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Posted: Fri Jun 08, 2007 6:53 pm
The current implementation of the LUWS aimed to accomplish alot. Just look at what the original designers tried to pack into it, everything from a building reservation system, to calendaring, to email groups.
Maybe they tried to pack in too much.
Let's forget for a minute about all talk of new features. What if the current offering was simply re-tooled to do what it set out to do in the first place? ...but do it well? What if the current feature set was, well, complete?
What if a member could create and retrieve his own account username or password without the clerk's help? What if the Membership Directory could list cell phones and emails for un-registered individuals? What if email addresses and preferred names were synced between MLS and LUWS? What if members could update their own address and phone? What if Admins could properly administrate their email groups and subscriptions? What if a Relief Society President could send an email to the RS group without being an Admin? What if that same RS Pres could compose/send that email from her own familiar email application? What if you could print the Photo Directory on a reasonable number of pages? What if the calendar worked like iCal? What if maintaining the Leadership Directory wasn't double data entry?
Would that save you and your bishopric any time? Would that make the LUWS more useful to more members? Would that allow wards to keep better records? Would that allow you to focus efforts where it counts most? Ultimately, would fewer members fall through the cracks and more saints be perfected?
If I understand right, the MSR Department is the client for MLS/LUWS. Where does saving the time and improving the effectiveness of unit leaders through technology fall on the MSR Department's priorities?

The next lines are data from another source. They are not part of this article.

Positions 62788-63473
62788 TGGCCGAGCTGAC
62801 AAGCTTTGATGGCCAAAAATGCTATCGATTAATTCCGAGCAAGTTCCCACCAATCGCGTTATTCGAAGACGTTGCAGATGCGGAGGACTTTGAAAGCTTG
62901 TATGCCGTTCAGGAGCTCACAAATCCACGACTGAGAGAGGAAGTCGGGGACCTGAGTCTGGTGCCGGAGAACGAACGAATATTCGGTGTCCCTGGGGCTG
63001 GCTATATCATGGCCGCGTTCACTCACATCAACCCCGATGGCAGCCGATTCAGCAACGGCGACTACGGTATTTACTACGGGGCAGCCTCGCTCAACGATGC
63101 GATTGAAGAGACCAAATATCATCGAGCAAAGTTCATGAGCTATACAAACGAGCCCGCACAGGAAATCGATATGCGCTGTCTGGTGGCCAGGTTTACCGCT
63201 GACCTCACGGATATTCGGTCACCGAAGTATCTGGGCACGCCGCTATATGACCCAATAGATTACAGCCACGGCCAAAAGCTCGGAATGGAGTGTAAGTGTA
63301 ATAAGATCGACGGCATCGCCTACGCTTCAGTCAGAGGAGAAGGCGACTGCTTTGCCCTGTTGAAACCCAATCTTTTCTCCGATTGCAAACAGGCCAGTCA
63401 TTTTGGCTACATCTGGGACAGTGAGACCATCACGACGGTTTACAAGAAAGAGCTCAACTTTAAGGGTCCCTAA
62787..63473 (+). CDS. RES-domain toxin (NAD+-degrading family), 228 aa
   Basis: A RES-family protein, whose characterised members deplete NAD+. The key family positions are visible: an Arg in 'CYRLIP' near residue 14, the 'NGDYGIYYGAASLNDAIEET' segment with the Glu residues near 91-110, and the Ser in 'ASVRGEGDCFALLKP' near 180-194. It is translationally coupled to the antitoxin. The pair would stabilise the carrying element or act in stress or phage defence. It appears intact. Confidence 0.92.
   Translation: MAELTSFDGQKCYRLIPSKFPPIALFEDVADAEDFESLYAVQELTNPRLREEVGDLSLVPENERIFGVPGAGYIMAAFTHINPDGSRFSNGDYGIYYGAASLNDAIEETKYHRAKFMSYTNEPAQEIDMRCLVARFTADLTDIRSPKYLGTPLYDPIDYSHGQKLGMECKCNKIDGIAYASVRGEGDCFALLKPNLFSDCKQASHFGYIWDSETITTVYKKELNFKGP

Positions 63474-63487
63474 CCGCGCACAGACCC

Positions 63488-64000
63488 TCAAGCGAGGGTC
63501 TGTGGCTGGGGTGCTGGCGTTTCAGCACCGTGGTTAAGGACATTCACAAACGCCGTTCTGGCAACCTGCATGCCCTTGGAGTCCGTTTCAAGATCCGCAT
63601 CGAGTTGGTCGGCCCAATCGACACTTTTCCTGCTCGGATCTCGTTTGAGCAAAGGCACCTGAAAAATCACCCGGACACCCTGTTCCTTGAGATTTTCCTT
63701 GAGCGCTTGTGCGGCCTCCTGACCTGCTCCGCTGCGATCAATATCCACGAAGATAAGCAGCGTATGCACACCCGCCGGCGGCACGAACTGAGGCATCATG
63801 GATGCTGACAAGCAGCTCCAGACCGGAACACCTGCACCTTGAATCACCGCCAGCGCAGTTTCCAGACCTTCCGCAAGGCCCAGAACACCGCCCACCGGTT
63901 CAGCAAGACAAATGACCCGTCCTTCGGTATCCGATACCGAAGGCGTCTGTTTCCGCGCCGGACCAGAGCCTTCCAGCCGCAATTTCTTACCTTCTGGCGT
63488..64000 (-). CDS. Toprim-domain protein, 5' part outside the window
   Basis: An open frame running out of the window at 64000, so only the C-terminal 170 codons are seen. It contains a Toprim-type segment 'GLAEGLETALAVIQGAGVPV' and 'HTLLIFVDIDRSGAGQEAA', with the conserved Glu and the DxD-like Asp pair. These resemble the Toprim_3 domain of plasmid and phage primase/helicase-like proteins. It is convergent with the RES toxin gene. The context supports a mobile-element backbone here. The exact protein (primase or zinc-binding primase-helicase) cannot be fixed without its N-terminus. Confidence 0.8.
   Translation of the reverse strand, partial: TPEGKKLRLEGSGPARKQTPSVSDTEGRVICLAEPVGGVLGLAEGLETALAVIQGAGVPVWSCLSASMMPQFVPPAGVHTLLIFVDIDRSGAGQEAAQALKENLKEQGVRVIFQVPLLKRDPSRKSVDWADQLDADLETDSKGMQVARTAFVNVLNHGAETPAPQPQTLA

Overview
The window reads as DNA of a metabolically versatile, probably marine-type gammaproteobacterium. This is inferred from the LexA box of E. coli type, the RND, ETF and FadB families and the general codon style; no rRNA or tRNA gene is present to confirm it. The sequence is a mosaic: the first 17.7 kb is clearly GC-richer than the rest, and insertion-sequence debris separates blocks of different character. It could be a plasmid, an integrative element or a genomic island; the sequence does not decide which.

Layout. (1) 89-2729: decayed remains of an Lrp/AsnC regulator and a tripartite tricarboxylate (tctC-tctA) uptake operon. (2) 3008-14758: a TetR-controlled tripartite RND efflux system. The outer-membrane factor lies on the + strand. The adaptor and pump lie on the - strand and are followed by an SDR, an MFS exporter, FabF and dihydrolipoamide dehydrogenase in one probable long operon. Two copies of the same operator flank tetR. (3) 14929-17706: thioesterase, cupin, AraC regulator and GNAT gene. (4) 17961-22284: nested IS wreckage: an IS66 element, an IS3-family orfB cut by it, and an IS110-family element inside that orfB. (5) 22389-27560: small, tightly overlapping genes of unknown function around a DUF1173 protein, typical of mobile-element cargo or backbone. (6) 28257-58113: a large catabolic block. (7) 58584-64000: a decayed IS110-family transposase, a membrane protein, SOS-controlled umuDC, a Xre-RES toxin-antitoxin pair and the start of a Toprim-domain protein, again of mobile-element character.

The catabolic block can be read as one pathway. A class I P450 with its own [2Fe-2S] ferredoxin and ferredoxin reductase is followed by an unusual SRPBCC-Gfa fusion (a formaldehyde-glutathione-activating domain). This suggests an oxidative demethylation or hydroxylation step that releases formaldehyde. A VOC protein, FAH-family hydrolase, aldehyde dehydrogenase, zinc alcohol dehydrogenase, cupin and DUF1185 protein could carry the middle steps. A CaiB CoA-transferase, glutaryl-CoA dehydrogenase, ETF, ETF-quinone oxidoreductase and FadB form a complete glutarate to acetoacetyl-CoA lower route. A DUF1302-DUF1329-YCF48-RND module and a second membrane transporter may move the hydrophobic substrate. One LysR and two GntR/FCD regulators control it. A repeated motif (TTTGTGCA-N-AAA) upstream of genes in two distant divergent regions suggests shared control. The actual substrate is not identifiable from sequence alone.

Posted: Fri Jun 08, 2007 10:34 pm
Some excellent points in my opinion. Thank you for your thoughts.
Posted: Sat Jun 09, 2007 7:20 pm
grhart wrote:Let's forget for a minute about all talk of new features. What if the current offering was simply re-tooled to do what it set out to do in the first place? ...but do it well? What if the current feature set was, well, complete?
Actually, I think most of the requested features is to do exactly that. (HT/VT being the only exception that comes to mind.)
Posted: Mon Jun 18, 2007 1:48 pm
grhart, these are excellent recommendations. I'll be honest, I have and still am considering rewriting the entire Church's online system in Ruby on Rails to show them how agile and powerful that platform is in order to accomplish the apparent goals in a more refined and appropriate way and then putting it forth for examination and review for possible acceptance. My problem is that of lacking the time to do so as a result of not having the funds to pursue it.
There are many things that need to be refined and resolved and it is unfortunate that the Church is utilizing a bulky underlying technology.
Finally, one thing that has been nagging at me terribly is that of keeping an up-to-date ical feed so that my various calendaring systems (iCal on Mac OS X as well as Google's Gmail Calendar) can feed off of the General, Stake and Unit calendars (I would prefer not to have to write a script that deletes, logs in, pulls down a new ical export, and imports that if I can avoid it). One thing that would be profoundly useful would be to not only have this but to also have a much more flexible calendaring system with various fields. Our stake seems to really botch up the apparent intended use of the calendar by putting things on there that are superfluous to quickly seeing what pertains to our unit versus the stake versus families, etc.
There are many other things that could be tied into this system as well besides those above if they were all resources loosely tied together in a RESTful approach. We could have an astounding information management tool for not only Church functionality, but for family use and planning as well, including individual lesson and talk planning, etc.